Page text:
YOU HAVE THE WRONG STATE IN THE ACKNOWLEDGMENT
Assuming the form is acceptable in all other ways other than the state, just cross out the state, write in the new state, initial, and you are done. Do NOT let the borrower initial Notary certificate forms — that is exclusively the jurisdiction of the Notary.

WRONG COUNTIES VS. WRONG DATES OR NAMES
Having a cross-out in the county of the venue would probably not affect the nature of the contact. Whereas changing a date would affect rescission which could nullify the effectiveness of a loan if challenged in court. Crossing out a name on a certificate can really change the contractual significance of a loan document. I cannot recommend how to handle situations with any authority. However, please realize that changing a county is a small issue while crossing out and initialing a date or name on an acknowledgment for a loan document could cause havoc down the line.

You might also like:

Cross out and initial or use a fresh form?
http://blog.123notary.com/?p=19933

Index of posts about Notary certificates
http://blog.123notary.com/?p=20268

Fixing certificates is a state-specific nightmarish issue
http://blog.123notary.com/?p=21083

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March 25, 2018

Notary Marketing 102 — Notary Education

Filed under: Loan Signing 101 — admin @ 8:12 am

Return to Notary Marketing 102 Contents

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Notary Education

Many Notaries want to get started in the loan signing industry. What they forget is that to become a successful loan signing agent, you first have to know how to be a good Notary Public. Being a good Notary is not rocket science, but there are a few things that could trip you up. Many states have insufficient requirements for Notaries. Some of the lacking requirements could present Notaries and their clients with legal dangers.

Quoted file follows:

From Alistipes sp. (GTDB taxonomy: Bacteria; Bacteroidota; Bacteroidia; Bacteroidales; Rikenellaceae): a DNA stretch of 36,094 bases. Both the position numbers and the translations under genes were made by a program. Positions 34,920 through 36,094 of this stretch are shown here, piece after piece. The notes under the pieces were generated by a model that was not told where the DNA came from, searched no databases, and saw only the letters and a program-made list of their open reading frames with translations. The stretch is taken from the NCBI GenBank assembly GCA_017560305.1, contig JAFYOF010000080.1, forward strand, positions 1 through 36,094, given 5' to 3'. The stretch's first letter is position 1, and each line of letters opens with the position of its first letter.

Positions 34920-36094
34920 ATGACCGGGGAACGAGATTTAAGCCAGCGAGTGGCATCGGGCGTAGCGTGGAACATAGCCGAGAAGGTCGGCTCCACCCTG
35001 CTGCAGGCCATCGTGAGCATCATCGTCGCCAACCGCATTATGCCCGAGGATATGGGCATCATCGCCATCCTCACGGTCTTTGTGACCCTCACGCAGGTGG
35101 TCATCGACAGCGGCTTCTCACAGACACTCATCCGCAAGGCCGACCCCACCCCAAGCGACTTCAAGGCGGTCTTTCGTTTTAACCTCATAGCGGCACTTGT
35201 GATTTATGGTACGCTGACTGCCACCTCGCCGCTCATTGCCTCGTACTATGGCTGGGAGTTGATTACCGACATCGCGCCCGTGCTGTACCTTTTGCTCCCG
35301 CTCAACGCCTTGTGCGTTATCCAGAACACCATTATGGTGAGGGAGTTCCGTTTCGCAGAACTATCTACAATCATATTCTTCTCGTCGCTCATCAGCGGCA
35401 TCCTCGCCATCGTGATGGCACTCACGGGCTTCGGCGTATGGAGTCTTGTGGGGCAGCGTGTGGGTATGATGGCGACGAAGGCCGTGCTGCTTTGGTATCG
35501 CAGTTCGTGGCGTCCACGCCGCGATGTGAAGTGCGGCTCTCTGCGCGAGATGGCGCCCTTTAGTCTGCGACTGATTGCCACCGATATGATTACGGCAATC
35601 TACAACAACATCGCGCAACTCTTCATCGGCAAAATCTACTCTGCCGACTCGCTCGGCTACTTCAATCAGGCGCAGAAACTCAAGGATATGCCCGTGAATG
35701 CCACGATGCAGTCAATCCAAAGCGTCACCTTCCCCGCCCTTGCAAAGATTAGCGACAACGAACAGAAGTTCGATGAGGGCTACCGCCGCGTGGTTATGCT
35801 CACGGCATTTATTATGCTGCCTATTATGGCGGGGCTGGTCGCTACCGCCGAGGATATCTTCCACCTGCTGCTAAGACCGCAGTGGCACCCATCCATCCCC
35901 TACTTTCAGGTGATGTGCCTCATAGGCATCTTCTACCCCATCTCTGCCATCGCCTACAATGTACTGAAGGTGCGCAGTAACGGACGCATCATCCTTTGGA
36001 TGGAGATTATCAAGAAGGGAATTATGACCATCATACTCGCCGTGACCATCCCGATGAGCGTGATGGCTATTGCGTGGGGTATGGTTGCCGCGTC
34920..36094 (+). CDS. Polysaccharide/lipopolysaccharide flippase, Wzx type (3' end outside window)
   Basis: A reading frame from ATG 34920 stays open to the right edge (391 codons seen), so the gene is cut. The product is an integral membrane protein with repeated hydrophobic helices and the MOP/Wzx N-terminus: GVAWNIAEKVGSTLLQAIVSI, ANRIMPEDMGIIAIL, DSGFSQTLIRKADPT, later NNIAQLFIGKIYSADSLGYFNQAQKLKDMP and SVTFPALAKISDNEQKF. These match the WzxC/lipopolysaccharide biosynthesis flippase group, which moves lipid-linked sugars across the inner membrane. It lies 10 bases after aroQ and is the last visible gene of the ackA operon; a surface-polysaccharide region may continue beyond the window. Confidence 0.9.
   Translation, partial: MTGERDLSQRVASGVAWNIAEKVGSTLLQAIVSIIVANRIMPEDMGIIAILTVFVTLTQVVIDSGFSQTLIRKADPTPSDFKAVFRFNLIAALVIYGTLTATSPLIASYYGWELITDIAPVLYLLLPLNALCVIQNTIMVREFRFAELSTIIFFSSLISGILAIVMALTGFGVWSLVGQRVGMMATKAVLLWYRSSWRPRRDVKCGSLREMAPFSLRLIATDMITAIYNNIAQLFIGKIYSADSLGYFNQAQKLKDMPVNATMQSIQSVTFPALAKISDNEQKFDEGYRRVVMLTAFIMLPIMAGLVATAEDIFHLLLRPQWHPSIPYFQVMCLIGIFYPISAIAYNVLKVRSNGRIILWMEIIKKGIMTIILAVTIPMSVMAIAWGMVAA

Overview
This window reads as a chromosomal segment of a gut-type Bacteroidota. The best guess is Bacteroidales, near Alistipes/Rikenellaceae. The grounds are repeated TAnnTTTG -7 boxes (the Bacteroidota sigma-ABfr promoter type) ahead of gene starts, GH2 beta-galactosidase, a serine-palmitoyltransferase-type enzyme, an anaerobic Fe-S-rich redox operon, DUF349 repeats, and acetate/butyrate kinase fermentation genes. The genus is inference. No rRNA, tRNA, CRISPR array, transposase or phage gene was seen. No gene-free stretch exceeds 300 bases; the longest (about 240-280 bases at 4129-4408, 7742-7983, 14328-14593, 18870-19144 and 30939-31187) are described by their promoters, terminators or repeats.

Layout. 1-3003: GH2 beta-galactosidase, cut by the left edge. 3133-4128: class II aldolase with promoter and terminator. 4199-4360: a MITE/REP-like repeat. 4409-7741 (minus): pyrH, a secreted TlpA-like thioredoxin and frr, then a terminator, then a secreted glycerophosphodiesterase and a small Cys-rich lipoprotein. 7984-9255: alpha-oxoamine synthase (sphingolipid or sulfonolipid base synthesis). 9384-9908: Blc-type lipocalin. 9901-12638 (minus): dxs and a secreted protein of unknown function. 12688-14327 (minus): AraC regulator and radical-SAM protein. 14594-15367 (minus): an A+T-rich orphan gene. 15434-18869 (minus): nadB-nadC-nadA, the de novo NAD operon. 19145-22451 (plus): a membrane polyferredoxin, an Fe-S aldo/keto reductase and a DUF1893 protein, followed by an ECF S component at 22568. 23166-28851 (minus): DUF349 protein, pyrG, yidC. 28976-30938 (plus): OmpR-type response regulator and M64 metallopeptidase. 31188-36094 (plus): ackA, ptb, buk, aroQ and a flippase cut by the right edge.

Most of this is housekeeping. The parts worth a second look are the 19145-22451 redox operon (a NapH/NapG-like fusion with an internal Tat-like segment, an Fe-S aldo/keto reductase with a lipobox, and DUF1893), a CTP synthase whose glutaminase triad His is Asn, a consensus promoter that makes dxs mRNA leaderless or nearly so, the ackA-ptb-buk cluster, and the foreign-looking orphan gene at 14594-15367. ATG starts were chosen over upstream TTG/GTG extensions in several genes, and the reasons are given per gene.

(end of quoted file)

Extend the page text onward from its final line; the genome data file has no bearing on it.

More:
Being a good Notary means being knowledgeable and safe. Being knowledgeable means knowing your state notary laws inside out. But, being safe means limiting your exposure to liability. We cannot teach you your state notary laws here, but the handbooks for most states are online and easy to access by searching on Google.

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Notary Knowledge References:

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(1) Your state’s official notary handbook. Search for it on Google.

(2) The NNA has a Notary Essentials Course which many people like.

(3) 123notary has a much shorter brush up course called Notary Public 101 which is about best practices and does NOT cover state specific laws.

Please be advised that Notary safety is as important as making money because you want to stay out of court and not get in trouble. Safety precautions include:

(1) Keep an official journal of Notarial acts whether your state requires it or not. That is your only evidence in court of what you notarized and more important — what you did NOT notarize if impostered (yes, it happens.)

(2) Keep thumbprints in your journal to assist the FBI in catching identity thieves. You will probably never run into one in your career but many notaries do. The FBI might name you as a suspect if you do not provide an adequate paper trail, as a bad paper trail looks like a cover up.

(3) Be wary of elder notarizations. If someone is in a hospital, not fully with it, or on morphine, they are more likely to be cheated in a transaction which means that you will be likely to end up in court or investigated.